Only two contenders in this section, and one of them isn’t really sketch comedy because it had a sort of over arching narrative, but these aren’t the sort of details that I’m going to let hold me back. It’s a tough one to call. I love the Reduced Shakespeare Company – their Complete Works of Shakespeare (Abridged) is a thing of comic wonder, but this show, The Complete History of Comedy, lacked the same level of tightness and precision, despite a few very funny moments.

Cambridge Footlights I felt a bit sorry for – at least as sorry as you can feel for high-achieving, talented people who are half your age. The knowledge that you’re part of the group where Stephen Fry, Hugh Laurie, Emma Thompson, Robert Webb, David Mitchell, Richard Ayeode etc. etc. started out must carry with it a certain amount of pressure. And to be honest, their fringe show, ‘Real Feelings,’ did follow Mitchell and Webb’s edict about sketch shows being hit and miss, but the hits were proper, big, guffaw-out-loud hits, so for that reason my first category winner is….. Cambridge Footlights.

 

Category 2: Stand-up Comedy but with some sort of additional element eg. characters, songs or a talking monkey

Contenders: Mitch Benn, Pippa Evans, Nina Conti, Cal Wilson

Now I did admit that the categories were likely to be poorly conceived. And indeed they are. I’m not at all convinced that these four acts are really comparable, but I’ve come this far, so I’m ploughing on.

The second problem with this category is that I basically loved them all. This is great from an audience-member perspective, but really bad from the point of view of writing insightful reviews, and even worse if you’re trying to pick a favourite.

Mitch Benn’s show is all about skepticism with songs. Pippa Evans talks (and sings) about trying to work out who she is. Cal Wilson explores a similar theme with character comedy based around how she might have turned out if she’d made different choices in life. And Nina Conti has a talking monkey. But her show is so much more than a woman with a talking monkey. She does a terrifying amount of audience participation – if you’re the sort who gets nervous when a comedian starts chatting to the people in the front row, then wait for the DVD. And it’s all hysterical, and it messes with your head. You know she’s a ventriloquist, so you know that all the words are hers, but you reach a point where you genuinely believe she’s surprised by what’s apparently being said to her. And it’s hysterically funny. I mentioned that already, didn’t I? Anyway, out of four fantastic shows, the winner, for pure nearly-wetting-self can’t stop laughingness is…. Nina Conti.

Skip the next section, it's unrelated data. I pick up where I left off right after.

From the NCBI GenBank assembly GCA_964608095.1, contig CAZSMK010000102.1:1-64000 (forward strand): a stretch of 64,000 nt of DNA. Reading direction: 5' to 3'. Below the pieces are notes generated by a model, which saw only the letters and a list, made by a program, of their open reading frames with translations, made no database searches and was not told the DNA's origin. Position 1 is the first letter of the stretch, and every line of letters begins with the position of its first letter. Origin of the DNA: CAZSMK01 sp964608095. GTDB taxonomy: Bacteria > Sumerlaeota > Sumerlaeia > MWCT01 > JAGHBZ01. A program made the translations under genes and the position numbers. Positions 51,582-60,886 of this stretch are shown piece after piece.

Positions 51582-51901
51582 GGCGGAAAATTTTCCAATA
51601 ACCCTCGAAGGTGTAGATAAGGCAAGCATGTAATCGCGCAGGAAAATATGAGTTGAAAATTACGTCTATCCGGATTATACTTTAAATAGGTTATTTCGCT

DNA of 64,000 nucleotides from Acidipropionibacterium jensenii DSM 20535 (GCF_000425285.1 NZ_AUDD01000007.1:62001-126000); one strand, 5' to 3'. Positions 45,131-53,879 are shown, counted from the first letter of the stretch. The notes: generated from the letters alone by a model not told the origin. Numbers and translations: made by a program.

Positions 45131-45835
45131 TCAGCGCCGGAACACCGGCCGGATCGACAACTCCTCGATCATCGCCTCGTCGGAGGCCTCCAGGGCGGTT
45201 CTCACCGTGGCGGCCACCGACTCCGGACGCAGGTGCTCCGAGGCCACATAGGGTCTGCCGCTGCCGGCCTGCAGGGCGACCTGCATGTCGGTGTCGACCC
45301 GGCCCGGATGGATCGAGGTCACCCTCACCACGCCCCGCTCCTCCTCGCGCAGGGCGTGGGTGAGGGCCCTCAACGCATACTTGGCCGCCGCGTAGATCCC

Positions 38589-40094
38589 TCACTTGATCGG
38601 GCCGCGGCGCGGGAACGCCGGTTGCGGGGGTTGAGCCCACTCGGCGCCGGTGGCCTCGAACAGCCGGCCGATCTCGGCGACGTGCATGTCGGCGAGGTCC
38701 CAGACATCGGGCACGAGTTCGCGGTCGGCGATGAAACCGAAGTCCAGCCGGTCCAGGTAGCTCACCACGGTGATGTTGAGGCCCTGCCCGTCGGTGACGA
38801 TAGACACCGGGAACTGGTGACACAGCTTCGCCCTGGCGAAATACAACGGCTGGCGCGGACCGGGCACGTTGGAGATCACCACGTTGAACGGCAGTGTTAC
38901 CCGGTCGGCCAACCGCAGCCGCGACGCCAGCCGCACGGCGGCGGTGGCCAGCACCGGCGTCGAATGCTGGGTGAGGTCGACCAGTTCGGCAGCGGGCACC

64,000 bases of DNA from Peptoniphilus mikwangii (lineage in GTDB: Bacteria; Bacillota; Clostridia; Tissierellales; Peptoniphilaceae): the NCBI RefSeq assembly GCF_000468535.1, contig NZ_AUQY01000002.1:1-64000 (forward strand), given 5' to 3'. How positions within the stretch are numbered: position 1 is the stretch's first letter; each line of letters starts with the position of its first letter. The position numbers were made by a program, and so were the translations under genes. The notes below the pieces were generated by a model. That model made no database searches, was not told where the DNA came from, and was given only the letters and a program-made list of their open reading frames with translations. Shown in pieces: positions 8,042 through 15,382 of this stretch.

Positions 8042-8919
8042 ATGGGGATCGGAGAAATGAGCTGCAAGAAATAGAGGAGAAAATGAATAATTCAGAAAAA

Category 3: Improvisation

Contenders: What does the title matter anyway?, Set List

What does the title matter anyway? is the Edinburgh Fringe show not in anyway based on the popular TV show ‘Whose line is it anyway?’ whilst being hosted by the same person, featuring the same cast and involving the same games. Apart from that it is absolutely definitely completely different in every way. And very funny it was too. Josie Lawrence stole the show with her ability to improvise songs at the drop of a hat, but the whole thing was really jolly good. Just like I remember it from the telly, had it been on the telly, which, for legal reasons, I’ll just reiterate, it definitely wasn’t.

Set List is ‘comedy without a safety net.’ Comedians turn up with no prepared material and have to improvise a set based on phrases, words and acronyms that pop up on a screen at the side of the stage. It was a fascinating show from a writer’s perspective as you got to see the creative process happen (or not) right in front of you. The were six comedians performing on the night we went and, as you’d probably expect, it was a mixed bag. Those who nailed it, notably Cal Wilson, properly nailed it, but overall the quality was patchy, and for that reason the winner is… What does the title matter anyway?

 

Category 4: Other Stuff

Contenders: And the Goat Remained a Goat, Tanya Byron, I Killed Rasputin

OK, so I accept the categorisation has really broken down. Now I’m comparing a cabaret show about a early twentieth century ghosthunter, a talk about young people and mental health from an eminent clinical psychologist, and a stage play about a Russian assassination. All righty then.

‘I Killed Rasputin’ is a play by Richard Herring about Felix Yusopov, one of the conspirators involved in Rasputin’s murder. It’s an interesting subject and an interesting, and surprisingly funny, play, with some excellent performances, but for me it was just a little bit too uneven in terms of the tone. In places I felt like Herring needed to trust his audience more. There was a slight tendency to overtell. The play ran to 1 hr 20 minutes, rather than the usual 1 hr fringe slot. Editing it down to an hour and reining in the overtelling would have been an improvement I suspect.

So that leaves two contenders – Tanya Byron’s interesting, knowledgeable, and refreshingly opinionated talk vs. a deeply weird music/magic show about a ghost hunter from Richard Wiseman and The Creative Martyrs. Professor Byron was fascinating but this is the fringe and I think it’s important that we recognise the importance of weirdness to the whole proceeding. So for weirdness, and for my single favourite funny line of the whole fringe (which I’m not telling you, because out of context it makes zero sense), and for including a talking mongoose, the winner is…  And the Goat Remained a Goat.